Skip to main content

Frequently Asked Questions (FAQs)

Frequently Asked Questions (FAQs)

Boards and commissions are civic bodies of knowledgeable local residents who have been appointed by the King County Executive and confirmed by the King County Council, and who serve in an advisory capacity to county leaders. They play an important role in governance by lending professional or personal expertise, facilitating community decision-making, and serving as a primary conduit between citizen, County staff and County elected officials. Some boards and commissions are mandated by State or Federal Statute. Others are established by King County Charter, King County ordinance, or Inter-local Agreement.

King County currently has more than 45 citizen boards and commissions comprised of more than 500 volunteers. Click here for a a complete list of King County boards and commissions.

The majority of King County boards and commissions are appointed by the King County Executive and confirmed by the King County Council, to serve as representatives of the public at-large. Residents interested in serving on a King County board or commission can submit their completed application form to the staff liaison conducting the recruitment for the board that piqued their interest.  

In accordance with Executive Policy ACO-5-2-EP, the recruitment and vetting of applicants is performed by the department that provides support for the board.  When the recruitment and vetting of applicants has been completed, the department is to send their recommended candidates to the King County Executive's Office. The Executive reviews the department's recommended candidates and then appointments are announced.

There are also seven council-nominated boards and commissions - meaning each councilmember gets to nominate one person to serve as their district representative on these boards and commissions. To apply for a Council-nominated board or commission, residents must contact their King County Councilmember to express interest in being appointed as a Council District representative. The Council nominations are submitted to the Executive for appointment. Upon appointment by the King County Executive, the appointments are then transmitted to the King County Council for confirmation of the appointment.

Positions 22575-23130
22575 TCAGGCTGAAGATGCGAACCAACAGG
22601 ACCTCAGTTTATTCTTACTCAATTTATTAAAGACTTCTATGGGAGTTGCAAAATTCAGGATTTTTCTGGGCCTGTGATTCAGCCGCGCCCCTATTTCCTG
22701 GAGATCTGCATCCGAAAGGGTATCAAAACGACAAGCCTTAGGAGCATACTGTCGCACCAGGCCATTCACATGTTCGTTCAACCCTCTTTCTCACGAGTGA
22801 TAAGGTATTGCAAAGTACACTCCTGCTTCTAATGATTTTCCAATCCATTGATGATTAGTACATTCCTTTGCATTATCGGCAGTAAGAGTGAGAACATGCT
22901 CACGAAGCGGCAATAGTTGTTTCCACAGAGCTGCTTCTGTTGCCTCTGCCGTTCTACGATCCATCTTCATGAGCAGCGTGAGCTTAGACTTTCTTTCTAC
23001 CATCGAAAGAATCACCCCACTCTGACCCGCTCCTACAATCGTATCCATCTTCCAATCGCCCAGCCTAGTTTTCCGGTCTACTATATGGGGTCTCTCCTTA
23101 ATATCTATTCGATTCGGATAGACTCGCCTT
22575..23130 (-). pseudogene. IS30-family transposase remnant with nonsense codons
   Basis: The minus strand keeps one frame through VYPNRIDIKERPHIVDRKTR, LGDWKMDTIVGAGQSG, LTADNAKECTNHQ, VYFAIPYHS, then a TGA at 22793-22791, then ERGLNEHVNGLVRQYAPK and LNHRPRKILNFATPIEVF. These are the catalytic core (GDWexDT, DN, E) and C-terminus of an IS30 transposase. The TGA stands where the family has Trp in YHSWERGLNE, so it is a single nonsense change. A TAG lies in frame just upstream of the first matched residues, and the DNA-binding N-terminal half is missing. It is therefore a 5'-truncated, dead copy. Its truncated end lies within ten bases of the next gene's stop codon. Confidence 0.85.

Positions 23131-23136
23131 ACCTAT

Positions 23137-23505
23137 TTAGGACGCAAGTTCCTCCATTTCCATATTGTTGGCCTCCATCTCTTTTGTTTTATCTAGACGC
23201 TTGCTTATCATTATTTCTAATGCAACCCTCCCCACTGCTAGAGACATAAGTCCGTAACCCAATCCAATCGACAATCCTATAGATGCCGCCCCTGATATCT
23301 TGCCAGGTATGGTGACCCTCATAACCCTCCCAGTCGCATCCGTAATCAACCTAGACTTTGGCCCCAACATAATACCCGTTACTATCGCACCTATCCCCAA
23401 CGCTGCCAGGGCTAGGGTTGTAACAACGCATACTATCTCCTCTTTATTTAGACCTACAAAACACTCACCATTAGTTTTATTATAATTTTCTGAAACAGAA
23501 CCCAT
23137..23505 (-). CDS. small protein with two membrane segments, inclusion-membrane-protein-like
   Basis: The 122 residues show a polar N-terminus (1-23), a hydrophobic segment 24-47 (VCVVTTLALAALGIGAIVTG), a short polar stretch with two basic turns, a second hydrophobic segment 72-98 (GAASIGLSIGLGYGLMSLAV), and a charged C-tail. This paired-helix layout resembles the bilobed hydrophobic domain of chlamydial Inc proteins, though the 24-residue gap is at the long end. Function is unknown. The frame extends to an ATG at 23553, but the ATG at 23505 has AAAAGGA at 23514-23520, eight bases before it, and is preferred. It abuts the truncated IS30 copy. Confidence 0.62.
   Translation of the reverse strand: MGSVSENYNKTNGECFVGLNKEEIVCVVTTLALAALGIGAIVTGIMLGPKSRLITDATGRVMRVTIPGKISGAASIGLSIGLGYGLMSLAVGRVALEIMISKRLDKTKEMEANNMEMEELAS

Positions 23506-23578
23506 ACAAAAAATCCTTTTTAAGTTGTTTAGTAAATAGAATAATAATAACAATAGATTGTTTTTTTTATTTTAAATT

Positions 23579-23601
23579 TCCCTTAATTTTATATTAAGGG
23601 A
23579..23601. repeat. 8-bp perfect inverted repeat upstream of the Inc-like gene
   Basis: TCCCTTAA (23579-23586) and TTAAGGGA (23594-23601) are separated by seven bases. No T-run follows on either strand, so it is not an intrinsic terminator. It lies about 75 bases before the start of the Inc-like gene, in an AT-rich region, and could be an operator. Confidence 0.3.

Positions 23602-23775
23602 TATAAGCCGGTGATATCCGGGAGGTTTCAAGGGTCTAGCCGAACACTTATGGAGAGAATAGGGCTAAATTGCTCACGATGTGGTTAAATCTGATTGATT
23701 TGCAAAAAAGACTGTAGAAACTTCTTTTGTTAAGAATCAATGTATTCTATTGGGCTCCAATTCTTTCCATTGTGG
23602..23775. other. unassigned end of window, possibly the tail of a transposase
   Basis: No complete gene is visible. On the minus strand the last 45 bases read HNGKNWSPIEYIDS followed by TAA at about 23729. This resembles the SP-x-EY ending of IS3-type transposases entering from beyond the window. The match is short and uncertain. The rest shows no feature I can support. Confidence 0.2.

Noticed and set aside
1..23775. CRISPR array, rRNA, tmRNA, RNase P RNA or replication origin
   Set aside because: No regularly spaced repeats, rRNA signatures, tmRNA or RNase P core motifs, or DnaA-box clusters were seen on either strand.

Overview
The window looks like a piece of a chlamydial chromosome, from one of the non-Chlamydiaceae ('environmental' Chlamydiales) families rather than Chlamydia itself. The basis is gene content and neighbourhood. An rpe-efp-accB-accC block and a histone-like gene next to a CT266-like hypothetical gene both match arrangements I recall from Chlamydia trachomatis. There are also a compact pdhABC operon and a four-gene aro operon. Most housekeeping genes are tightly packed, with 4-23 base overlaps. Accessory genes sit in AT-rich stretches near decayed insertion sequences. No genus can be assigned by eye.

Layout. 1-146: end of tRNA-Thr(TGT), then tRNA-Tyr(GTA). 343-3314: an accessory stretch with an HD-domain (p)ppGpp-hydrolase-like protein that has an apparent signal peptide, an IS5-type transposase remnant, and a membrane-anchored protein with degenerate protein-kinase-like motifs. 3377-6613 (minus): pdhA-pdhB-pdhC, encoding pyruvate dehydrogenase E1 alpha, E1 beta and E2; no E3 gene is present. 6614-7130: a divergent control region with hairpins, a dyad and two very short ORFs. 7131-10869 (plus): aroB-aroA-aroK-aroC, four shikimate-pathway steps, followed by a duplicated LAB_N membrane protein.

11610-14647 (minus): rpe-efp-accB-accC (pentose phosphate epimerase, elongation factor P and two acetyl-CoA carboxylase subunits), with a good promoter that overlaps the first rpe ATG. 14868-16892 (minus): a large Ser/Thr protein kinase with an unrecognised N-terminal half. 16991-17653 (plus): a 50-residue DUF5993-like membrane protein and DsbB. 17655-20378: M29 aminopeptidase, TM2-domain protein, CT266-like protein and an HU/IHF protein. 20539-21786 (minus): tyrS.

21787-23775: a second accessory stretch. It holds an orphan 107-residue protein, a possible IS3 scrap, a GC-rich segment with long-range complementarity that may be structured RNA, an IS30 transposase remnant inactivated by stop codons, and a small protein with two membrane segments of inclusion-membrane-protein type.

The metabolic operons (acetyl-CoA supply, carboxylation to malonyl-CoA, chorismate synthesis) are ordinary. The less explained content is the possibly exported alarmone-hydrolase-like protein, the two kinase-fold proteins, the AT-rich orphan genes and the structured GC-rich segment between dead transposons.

Click here to find your King County Council district.

For the majority of King County boards and commissions, all that is required is an interest in the subject matter, and an interest in serving your community. Others, like the King County Board of Appeals and Equalization, the King County Personnel Board, or the Washington State Boundary Review Board, require professional experience in related fields.

Yes, you must be a resident of King County to be eligible for an appointment to a King County board or commission, unless stated differently in the board or commission's enabling legislation.

The term length for most of our King County boards and commissions can be two, three, four, or five years, depending on the board. King County Executive Policy ACO-5-2-EP, limits board members to serving no more than two full terms on all King County boards and commissions, unless stated differently in the board or commission enabling legislation.

Yes, as long as you have the time available to devote to the boards and commissions on which you were appointed to serve.

Most King County board and commission members serve without compensation. The King County Council has the authority to allow for a per-diem for board members for special circumstances. 

King County boards and commissions are assigned one or more King County employees to serve as the board's staff liaison. Staff liaisons provide support and general guidance to the board or commission. 

Most boards and commission meet once a month for one to two hours per meeting. Occasionally, some boards and commissions will also ask board members to volunteer to serve on a subcommittee that reports back to the entire board or commission. If you volunteer to serve on a subcommittee of the board or commission you were officially appointed to, you may be required to attend an additional monthly meeting.

No. However, anyone recommended for appointment to a King County board or commission by a King County Councilmember or King County Department must also complete a King County Board of Ethics Financial Disclosure Form. This form does not ask for specific personal financial information. However, it does ask that you respond to four 'yes' or 'no' questions asking if you personally benefitted financially from a transaction with King County - which may be a conflict of interest..

Yes. Per RCW 42.30, "meetings of the governing body of a public agency at which actions are taken shall be open and public. All persons shall be permitted to attend such meetings of the governing body."

Each board or commission listed under the "Descriptions" tab of this website has a link or contact person that can answer your questions about serving on a King County board or commission.